richard s., based in tampa bay but currently in caneel bay st john after tough upwind slog yesterday from culebra…about 40 nm…have classic square rigger for company about 600 yards off stern port quarter
Good question. We did think about splitting it into two, but in the end found that there was not a really good point to do that. In other words, it just read better as a full piece.
We also found that when we have tried splitting an article just because it’s long, readers lose interest in the second instalment.
Having said that, who knows after the fact. You may indeed be right, this editing thing is an inexact science and we are still, and always will be, learning…kind of like offshore sailing!
Thanks for all the great comments. Looks like Christopher really hit a cord that resonated with many of you, which makes us even more excited than we already where about hosting his writing here at AAC.
His story also made me think back fondly to my times sailing with my daughter. Must write about that some time. Tentative title “Sailing with a Dancer”.
My favorite sailing blog with kids is Brittany and her family. They started with two adults and now sailing with a three year old and a set of twins under 1 year. Scott the captain must be very brave.
Over the years we have exchanged a few email but never met. I am looking forward to meet them on the water.
questions for the barnes’ please…where are they now and what are the weather conditions there as well as their forecast for the next several days
questions please for the barnes’: current location relative to south america…current weather, and current forecast…also are kids doing well ? quite impressed with their experiences
richard based in tampa bay…currently in tortola
Here’s an update from the Barnes family:
Hello from the South Atlantic. We are on Day 18 & have sailed 2,200nm from South Georgia. We should arrive to Ascension Island in one week (850nm to go). Then we are headed to the Cape Verdes, Azores, Ireland, and hopefully to Norway this summer… but we will see where the wind blows us… 100+º of latitude in a 100 days is a lot of sailing but we are dreaming of an endless summer (austral to boreal summer in one go…) Just now we are slogging north… slow trip overall (125nm/day) with a lot of close reach sailing but smooth overall.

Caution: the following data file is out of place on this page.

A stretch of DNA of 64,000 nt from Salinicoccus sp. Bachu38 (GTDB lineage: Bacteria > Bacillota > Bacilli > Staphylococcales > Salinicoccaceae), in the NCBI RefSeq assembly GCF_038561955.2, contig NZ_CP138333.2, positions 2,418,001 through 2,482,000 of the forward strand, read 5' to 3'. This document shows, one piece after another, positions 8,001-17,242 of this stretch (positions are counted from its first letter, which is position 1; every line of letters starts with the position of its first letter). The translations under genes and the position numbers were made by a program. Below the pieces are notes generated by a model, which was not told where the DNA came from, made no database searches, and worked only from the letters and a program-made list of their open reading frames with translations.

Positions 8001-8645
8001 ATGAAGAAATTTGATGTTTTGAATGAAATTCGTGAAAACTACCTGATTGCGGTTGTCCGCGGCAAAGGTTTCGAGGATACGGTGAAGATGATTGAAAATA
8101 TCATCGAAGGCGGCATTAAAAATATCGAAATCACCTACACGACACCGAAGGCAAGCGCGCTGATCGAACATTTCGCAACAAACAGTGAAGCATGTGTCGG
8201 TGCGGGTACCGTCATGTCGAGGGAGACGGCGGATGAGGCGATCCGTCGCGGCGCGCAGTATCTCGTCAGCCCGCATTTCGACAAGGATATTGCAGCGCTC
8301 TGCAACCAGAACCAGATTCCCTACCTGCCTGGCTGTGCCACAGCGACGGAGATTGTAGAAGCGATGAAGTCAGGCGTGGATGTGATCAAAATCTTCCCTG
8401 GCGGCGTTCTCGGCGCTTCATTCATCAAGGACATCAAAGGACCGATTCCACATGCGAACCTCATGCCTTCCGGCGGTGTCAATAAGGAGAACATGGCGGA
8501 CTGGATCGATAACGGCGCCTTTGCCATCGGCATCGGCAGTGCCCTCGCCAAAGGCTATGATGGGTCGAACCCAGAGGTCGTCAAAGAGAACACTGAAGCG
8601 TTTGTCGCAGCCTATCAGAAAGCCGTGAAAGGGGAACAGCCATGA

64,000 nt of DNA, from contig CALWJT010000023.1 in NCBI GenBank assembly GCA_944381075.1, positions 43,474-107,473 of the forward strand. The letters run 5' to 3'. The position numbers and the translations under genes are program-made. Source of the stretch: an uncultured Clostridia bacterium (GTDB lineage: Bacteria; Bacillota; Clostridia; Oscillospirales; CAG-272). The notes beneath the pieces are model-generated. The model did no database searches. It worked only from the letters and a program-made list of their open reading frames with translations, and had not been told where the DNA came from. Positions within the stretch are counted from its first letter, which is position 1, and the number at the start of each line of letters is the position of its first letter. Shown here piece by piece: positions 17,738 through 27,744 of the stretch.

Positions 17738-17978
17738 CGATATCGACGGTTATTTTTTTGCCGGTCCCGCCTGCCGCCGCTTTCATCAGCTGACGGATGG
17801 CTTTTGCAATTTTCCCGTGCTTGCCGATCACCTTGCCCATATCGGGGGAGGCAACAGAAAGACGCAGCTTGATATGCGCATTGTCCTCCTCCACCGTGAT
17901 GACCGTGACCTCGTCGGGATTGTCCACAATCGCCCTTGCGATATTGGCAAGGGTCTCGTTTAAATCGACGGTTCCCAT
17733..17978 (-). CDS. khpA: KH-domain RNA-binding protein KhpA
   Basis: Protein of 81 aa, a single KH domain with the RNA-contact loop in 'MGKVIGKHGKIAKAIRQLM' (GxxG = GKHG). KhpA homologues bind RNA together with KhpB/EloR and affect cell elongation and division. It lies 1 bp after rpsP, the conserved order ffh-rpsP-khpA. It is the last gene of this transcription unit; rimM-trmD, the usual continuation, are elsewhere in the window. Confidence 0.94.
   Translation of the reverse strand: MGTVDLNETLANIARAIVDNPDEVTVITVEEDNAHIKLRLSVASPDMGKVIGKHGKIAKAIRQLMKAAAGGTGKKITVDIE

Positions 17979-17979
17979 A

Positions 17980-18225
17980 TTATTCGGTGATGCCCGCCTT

Thanks Chris for an inspiring first post. Timely for me, as just yesterday I had a great day aboard with our 1 1/2 year old, our first trip away on the new boat as a family, having just got the new motor in and all hooked up.
It was a great feeling to see the little fella strutting around the deck with his big orange lifejacket on, grabbing the helm and generally having a ball.
It wasn’t so fun when he decided afternoon naps where not for sailors, but exhaustion soon wore him out, and the buzz of the engine finally put him to sleep in the v berth after we decided to get underway again.
Anyway fair winds on you trip north, and I look forward to further posts from you. Cheers Ben
Thanks to all for the nice comments and we are glad to hear it stuck a cord for many. We are now in Scotland and keeping an eye out for a weather window to head to Norway (the prevailing SW winds are on hliday apparently). – Christopher & Molly
John, I was not sure where to put this, but it seemed appropriate here.
For those cruising with children (and all of us interested in the possibilities of cruising widely) I wanted to flag an extra-ordinary family we met and spent time with in Iceland last summer. They are Dario and Sabine with their 6 children on Pachamama (Inca for Mother Earth). Their mission is to “inspire youth to save our planet”, but they accomplish so much more. Dario is a climatologist and International Mountain Guide and, with Sabine, have been ingeniously combined their passions into a family life that, somewhat magically, seems to draw in everyone around them: whether lone couple cruisers or school children in remote villages in Greenland. They have well over 100,000 miles of wandering around the globe and their videos of family outings doing so are both entertaining and inspirational. The latest video, unfortunately, shows the family and boat being battered while docked in a freak early fall storm in Iceland. The family was safe but the boat damaged.
I could go on, but I realize all I could say is better said (and seen) on their web site: https://toptotop.org/.
Our best to all, Dick & Ginger Stevenson, s/v Alchemy